SLR - June 2017 - Harshil Patel

The Use of Local Vancomycin Powder in Degenerative Spine Surgery

Reference:
Schroeder JE, Girardi FP, Sandhu H, Weinstein J, Cammisa FP, Sama A. The Use of Local Vancomycin Powder in Degenerative Spine Surgery. Eur Spine J. 2016 Apr;25(4):1029–33.

Reviewed By: Harshil Patel
Residency Program: Bethesda Hospital East, Boynton Beach, FL

Podiatric Relevance: Surgical site infection postoperatively is one of the most common complications with podiatric surgery. Currently, surgical guidelines recommend perioperative prophylaxis with systemic antibiotics to reduce the risk of postoperative surgical site infections. Administration of intrawound antibiotics may have the potential to provide high intrawound concentrations without the risk of systemic toxicity, especially in those patients with comorbidities. This study reviews reduction in deep infection rates in spine surgery by application of local vancomycin powder into surgical wounds prior to closure.

Methods: A retrospective study was performed comparing deep infection rates in spine surgery of patients who were treated with local vancomycin powder and without intraoperative local vancomycin powder. A total of 3,477 cases were reviewed, of which 1,224 were performed with the use of local vancomycin powder and 2,253 cases were performed without the use of local vancomycin powder. All patients underwent spine surgery by one of four spine surgeons at an orthopaedic center. Patients’ charts and microbiology reports were reviewed to determine whether or not local vancomycin powder was used and whether or not patients had postoperative infection.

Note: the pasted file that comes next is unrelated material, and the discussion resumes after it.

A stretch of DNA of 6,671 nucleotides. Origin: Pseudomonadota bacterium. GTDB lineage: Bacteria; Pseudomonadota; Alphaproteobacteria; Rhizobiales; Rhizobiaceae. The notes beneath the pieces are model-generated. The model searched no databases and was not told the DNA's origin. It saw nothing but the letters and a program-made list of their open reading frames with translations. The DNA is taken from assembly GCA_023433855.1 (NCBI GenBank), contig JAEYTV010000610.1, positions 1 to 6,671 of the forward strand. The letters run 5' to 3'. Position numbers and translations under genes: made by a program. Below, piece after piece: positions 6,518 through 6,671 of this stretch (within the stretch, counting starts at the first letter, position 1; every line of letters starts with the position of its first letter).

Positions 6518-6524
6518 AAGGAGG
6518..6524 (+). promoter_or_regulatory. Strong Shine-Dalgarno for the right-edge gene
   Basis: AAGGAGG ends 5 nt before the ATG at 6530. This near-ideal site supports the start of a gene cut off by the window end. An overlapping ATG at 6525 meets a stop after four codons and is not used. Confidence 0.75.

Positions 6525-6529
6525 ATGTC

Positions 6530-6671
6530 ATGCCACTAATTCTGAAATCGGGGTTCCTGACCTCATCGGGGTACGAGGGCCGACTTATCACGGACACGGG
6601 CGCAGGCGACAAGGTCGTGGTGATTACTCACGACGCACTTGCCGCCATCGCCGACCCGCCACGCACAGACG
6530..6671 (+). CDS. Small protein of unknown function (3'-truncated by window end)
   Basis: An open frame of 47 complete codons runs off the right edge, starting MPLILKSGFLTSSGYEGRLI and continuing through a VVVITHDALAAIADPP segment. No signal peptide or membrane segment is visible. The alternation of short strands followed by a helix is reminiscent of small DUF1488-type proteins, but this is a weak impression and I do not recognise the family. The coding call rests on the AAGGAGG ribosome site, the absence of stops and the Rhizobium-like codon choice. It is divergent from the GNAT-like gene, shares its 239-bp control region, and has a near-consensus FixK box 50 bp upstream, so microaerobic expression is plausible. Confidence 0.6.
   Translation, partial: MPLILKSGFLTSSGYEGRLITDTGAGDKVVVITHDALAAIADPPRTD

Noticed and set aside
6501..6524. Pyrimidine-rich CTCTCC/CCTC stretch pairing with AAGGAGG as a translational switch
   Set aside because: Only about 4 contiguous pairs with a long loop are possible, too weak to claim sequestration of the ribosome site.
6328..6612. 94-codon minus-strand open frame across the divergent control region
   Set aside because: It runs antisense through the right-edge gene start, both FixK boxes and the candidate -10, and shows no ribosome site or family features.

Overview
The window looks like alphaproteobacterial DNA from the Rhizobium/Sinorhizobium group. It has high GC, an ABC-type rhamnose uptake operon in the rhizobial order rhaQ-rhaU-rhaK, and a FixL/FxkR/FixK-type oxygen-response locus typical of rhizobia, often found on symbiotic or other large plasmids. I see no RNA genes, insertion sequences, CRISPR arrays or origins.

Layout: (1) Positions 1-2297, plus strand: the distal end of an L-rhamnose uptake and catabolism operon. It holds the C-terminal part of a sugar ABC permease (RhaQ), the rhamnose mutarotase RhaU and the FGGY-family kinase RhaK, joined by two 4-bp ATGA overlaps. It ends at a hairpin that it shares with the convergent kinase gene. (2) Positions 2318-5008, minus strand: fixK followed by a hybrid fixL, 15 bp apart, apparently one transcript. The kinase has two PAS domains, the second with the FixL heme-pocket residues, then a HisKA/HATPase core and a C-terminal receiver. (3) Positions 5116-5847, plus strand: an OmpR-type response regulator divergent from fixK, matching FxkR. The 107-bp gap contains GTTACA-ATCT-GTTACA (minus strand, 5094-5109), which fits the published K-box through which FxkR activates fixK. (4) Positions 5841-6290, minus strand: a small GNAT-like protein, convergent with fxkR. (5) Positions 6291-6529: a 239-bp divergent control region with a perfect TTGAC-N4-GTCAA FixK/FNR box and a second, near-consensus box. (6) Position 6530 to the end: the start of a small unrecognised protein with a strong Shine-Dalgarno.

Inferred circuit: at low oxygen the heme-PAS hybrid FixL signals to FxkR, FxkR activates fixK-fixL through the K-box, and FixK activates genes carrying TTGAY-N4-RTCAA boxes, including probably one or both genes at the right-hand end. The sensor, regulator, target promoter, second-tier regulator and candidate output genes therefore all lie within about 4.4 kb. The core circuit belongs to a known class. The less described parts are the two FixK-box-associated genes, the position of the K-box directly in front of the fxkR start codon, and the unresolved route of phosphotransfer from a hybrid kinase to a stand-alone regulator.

Results: There was a statistically significant decrease in deep infection after spine surgery in those patients who were administered local vancomycin powder in comparison to those patient who did not have local vancomycin powder (P = 0.04). Out of 2,253 cases where local vancomycin powder was not used, 30 cases needed surgical irrigation and debridement (1.3 percent). Out of 1,224 cases where local vancomycin powder was used, only five cases needed surgical irrigation and debridement (0.41 percent).

Conclusions: Local administration of vancomycin powder is statistically significant for reducing the rate of deep wound infection after spine surgery. These findings are consistent with the hypothesis that administration of intrawound antibiotics may have the potential to provide high intrawound concentrations and to reduce the risk of surgical site infections in podiatric surgery.

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